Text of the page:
What is Rubella Virus?
Rubella is a viral disease that manifests itself mainly during childhood. Rubella usually occurs with fever, characteristic rash and swollen lymph nodes (lymphadenopathy). It often produces no symptoms and goes unnoticed.
Rubella is a very contagious disease. The causative viruses are transmitted by droplets of saliva, for example through coughing or sneezing. Complications are very rare, as long as rubella does not occur during pregnancy. In the first trimester of pregnancy it becomes a threat to the embryo as it can cause serious damage to its organs which can constitute a medical justification for abortion. For this reason, all girls should be vaccinated against rubella until puberty. But young people also need to be vaccinated against rubella to prevent the spread of the disease.
What causes to rubella?
Rubella is caused by infection with a virus belonging to the rubivirus genus. This virus has RNA as a genetic material, and belongs to the togavirus family. The rubella virus is spread all over the world. Man is his only known guest. Whoever has been affected once by the pathogen is immune for life.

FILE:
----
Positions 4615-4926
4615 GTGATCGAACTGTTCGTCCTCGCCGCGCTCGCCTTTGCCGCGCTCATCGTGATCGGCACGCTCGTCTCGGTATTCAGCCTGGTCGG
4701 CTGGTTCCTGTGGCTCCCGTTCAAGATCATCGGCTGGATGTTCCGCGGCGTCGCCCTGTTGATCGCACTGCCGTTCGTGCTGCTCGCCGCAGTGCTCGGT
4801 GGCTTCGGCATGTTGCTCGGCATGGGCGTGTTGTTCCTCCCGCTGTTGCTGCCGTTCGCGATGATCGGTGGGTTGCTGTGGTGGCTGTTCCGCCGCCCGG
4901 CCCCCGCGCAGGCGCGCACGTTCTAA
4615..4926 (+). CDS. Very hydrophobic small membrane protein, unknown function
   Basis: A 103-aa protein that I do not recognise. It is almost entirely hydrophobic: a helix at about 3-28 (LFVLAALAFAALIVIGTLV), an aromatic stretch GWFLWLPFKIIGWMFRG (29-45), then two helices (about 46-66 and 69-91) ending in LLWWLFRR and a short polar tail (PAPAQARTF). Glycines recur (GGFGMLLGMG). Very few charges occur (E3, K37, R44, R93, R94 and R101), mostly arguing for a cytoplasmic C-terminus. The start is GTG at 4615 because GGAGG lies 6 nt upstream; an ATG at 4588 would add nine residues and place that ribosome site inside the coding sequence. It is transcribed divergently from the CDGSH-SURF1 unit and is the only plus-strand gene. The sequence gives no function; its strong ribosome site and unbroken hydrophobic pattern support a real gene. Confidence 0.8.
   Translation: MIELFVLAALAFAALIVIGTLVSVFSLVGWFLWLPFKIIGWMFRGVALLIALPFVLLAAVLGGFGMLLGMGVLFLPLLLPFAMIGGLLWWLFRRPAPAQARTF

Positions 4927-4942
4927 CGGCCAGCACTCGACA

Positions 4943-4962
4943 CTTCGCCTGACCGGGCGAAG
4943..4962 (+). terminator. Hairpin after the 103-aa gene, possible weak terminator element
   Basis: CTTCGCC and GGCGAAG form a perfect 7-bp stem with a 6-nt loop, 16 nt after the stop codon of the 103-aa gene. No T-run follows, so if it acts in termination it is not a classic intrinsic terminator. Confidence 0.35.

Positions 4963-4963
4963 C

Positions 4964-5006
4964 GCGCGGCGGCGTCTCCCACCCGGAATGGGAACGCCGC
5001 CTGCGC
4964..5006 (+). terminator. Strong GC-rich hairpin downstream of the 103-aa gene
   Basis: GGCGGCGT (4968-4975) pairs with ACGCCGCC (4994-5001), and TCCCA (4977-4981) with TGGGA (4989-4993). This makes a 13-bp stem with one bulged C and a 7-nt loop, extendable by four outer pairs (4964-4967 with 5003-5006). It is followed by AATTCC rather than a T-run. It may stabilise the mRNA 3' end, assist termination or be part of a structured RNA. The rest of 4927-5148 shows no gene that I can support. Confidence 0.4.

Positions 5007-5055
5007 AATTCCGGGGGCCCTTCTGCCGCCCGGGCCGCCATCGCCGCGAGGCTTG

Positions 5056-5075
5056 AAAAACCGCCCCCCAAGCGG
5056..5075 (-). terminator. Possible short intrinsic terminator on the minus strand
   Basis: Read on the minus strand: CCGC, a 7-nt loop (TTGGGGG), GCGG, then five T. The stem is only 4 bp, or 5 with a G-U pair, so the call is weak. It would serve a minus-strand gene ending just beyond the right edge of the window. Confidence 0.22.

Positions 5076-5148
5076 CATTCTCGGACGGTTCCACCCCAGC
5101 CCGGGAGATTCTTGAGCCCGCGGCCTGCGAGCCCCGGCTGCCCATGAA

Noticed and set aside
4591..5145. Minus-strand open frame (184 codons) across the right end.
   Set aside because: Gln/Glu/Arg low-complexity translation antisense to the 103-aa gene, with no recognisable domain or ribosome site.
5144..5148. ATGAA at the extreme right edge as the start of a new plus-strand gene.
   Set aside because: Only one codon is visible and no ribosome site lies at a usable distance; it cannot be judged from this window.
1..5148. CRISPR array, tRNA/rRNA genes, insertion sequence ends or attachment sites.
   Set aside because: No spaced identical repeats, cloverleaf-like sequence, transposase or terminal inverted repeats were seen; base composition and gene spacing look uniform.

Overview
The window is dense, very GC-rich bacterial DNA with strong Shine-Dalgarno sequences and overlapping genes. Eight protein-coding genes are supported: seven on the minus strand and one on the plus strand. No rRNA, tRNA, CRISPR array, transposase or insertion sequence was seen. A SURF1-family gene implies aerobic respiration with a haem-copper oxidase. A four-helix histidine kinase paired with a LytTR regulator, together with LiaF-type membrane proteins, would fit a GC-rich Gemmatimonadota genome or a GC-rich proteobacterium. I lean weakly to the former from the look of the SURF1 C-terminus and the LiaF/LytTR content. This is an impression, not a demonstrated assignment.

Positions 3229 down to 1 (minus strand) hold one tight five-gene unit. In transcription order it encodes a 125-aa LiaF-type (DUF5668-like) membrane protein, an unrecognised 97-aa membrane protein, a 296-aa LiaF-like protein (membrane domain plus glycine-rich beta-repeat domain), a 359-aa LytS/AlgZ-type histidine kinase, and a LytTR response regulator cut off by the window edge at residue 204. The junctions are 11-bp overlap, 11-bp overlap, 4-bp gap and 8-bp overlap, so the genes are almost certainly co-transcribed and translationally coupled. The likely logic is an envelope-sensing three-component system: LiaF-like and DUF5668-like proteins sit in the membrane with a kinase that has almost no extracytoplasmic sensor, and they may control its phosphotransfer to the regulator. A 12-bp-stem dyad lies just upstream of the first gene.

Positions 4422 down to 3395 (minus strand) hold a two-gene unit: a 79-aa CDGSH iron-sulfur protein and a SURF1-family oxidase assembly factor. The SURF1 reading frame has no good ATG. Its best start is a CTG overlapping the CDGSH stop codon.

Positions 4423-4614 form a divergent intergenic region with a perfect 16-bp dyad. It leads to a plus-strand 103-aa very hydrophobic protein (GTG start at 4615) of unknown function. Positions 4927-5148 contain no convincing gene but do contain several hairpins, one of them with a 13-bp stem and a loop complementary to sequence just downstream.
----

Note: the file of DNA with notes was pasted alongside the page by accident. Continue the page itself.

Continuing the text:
The period from the contagion to the outbreak (incubation time) in rubella is two to three weeks.
Viruses responsible for rubella can only survive briefly outside the body. They are transmitted by inhalation by droplets, by sneezing and coughing. They can also be spread by kissing and sharing dishes or cutlery. Also, rubella can be transmitted to the fetus during pregnancy through the placenta. The infection can last up to a week or after the onset of a typical rash.
What are the symptoms of rubella?
Rubella produces only mild symptoms such as inflamed and painful lymph nodes, inflammation of the mucous membranes and mild fever in most cases. After a short period of time, the characteristic rash appears. The rash begins behind the ears and quickly runs down the face and neck to the rest of the body. In this phase inflamed and painful lymph nodes also often appear, especially in the neck and behind the ears. Other symptoms of rubella may be joint pain, inflammation of the conjunctiva (conjunctivitis), and enlargement of the spleen (splenomegaly).
The rash arises one to three days after the onset of symptoms. Children should stay home during this time.
How to diagnose and treat the rubella?